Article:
There are divergences in opinions, early in the day the RBS analyst team published that the BoJ opened "a new era of the JPY funded carry trade," and they said that their RBS' target for the year end is 110.00. On the short term, HSBC revised higher its USD/JPY forecast to 95.00 in Q2, but HSBC keeps view that pair will finish year lower than current spot, targeting 88.00.
The FXstreet.com USD/JPY forecast poll doesn't see heavy gains in the USD/JPY as they sees 97.16 as 1-week average target. However, the Bank of Japan set the tone of USD/JPY, as the pair is expected to remain well bid over the upcoming months, with 100.00 turning real.
"Is 110 Possible in USD/JPY?" BK Asset Management's analyst Kathy Lien asks. "Considering that the Bank of Japan has just begun easing, there's a lot more room to the upside," Lien points. "Its 10 year average is 100 and at minimum, we expect USD/JPY to rise to this level but 110 is also possible though 104.50/105 is a more realistic short term target."
The week ahead:
In the next week, market will digest monetary policy decision with the minutes from the FOMC and Bank of Japan releases and the ECB monthly report. Investors must pay attention to Germany inflation on Thursday and US retail sales and the Michigan Consumer Sentiment Index on Friday.
Throughout the weekend, market will focus on Portugal developments and new negotiation between Portuguese government and the opposition, and even the Troika, to fix the 2013 budget.
On Monday, calendar will bring the Sentix Investor Confidence index in the EMU for the month of April, ahead of the German Industrial Production. Across the pond, the most relevant event will be a speech by Chief Bernanke.
Information on these pages contains forward-looking statements that involve risks and uncertainties. Markets and instruments profiled on this page are for informational purposes only and should not in any way come across as a recommendation to buy or sell in these assets. You should do your own thorough research before making any investment decisions. FXStreet does not in any way guarantee that this information is free from mistakes, errors, or material misstatements. It also does not guarantee that this information is of a timely nature. Investing in Open Markets involves a great deal of risk, including the loss of all or a portion of your investment, as well as emotional distress. All risks, losses and costs associated with investing, including total loss of principal, are your responsibility. The views and opinions expressed in this article are those of the authors and do not necessarily reflect the official policy or position of FXStreet nor its advertisers. The author will not be held responsible for information that is found at the end of links posted on this page.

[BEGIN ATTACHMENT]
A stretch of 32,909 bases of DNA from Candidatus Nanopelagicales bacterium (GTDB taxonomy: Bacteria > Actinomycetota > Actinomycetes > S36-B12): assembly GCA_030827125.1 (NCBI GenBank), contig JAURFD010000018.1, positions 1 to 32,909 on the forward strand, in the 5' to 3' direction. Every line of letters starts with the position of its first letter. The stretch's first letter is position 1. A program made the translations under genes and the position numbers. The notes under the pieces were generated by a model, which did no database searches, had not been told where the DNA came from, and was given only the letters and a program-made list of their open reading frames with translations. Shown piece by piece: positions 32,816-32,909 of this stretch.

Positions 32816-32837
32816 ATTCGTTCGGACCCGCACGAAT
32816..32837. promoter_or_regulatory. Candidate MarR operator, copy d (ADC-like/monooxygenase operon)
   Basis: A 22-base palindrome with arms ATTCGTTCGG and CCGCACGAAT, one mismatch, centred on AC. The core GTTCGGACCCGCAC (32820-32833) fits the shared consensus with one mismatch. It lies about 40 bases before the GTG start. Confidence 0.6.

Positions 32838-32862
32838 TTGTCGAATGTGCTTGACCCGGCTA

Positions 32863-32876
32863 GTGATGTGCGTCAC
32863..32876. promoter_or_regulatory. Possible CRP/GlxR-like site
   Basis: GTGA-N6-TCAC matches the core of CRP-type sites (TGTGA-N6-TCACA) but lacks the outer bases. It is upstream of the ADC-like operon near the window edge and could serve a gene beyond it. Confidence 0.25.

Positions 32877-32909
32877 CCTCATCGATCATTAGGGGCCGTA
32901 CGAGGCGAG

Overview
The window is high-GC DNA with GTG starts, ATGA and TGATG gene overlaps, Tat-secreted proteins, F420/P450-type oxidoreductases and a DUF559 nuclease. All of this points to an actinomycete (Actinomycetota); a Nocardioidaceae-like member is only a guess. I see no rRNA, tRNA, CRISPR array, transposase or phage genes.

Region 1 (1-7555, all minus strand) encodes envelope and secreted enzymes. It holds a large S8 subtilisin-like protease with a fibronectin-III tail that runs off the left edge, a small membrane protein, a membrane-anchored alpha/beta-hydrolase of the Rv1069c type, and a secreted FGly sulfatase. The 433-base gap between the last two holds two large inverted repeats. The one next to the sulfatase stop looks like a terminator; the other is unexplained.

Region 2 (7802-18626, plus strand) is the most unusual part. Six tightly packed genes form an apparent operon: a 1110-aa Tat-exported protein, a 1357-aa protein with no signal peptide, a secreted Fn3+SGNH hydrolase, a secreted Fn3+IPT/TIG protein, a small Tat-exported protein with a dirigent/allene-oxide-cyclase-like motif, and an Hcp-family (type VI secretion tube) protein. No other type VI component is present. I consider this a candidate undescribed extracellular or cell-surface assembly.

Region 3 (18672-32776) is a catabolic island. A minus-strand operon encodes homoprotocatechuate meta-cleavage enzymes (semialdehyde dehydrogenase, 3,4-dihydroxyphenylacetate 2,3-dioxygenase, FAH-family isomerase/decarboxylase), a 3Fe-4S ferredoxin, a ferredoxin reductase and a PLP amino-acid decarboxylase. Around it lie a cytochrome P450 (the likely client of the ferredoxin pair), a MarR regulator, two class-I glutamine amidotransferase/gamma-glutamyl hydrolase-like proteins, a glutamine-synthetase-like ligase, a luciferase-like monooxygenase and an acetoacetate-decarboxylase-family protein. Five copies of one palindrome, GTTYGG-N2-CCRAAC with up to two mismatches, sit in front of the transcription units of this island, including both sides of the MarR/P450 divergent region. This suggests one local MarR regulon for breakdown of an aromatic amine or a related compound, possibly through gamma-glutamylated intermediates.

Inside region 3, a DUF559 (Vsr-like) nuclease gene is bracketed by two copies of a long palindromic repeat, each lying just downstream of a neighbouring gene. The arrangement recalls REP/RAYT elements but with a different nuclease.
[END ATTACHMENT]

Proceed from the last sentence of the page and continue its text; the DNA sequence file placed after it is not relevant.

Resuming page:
If not otherwise explicitly mentioned in the body of the article, at the time of writing, the author has no position in any stock mentioned in this article and no business relationship with any company mentioned. The author has not received compensation for writing this article, other than from FXStreet.
FXStreet and the author do not provide personalized recommendations. The author makes no representations as to the accuracy, completeness, or suitability of this information. FXStreet and the author will not be liable for any errors, omissions or any losses, injuries or damages arising from this information and its display or use. Errors and omissions excepted.
The author and FXStreet are not registered investment advisors and nothing in this article is intended to be investment advice.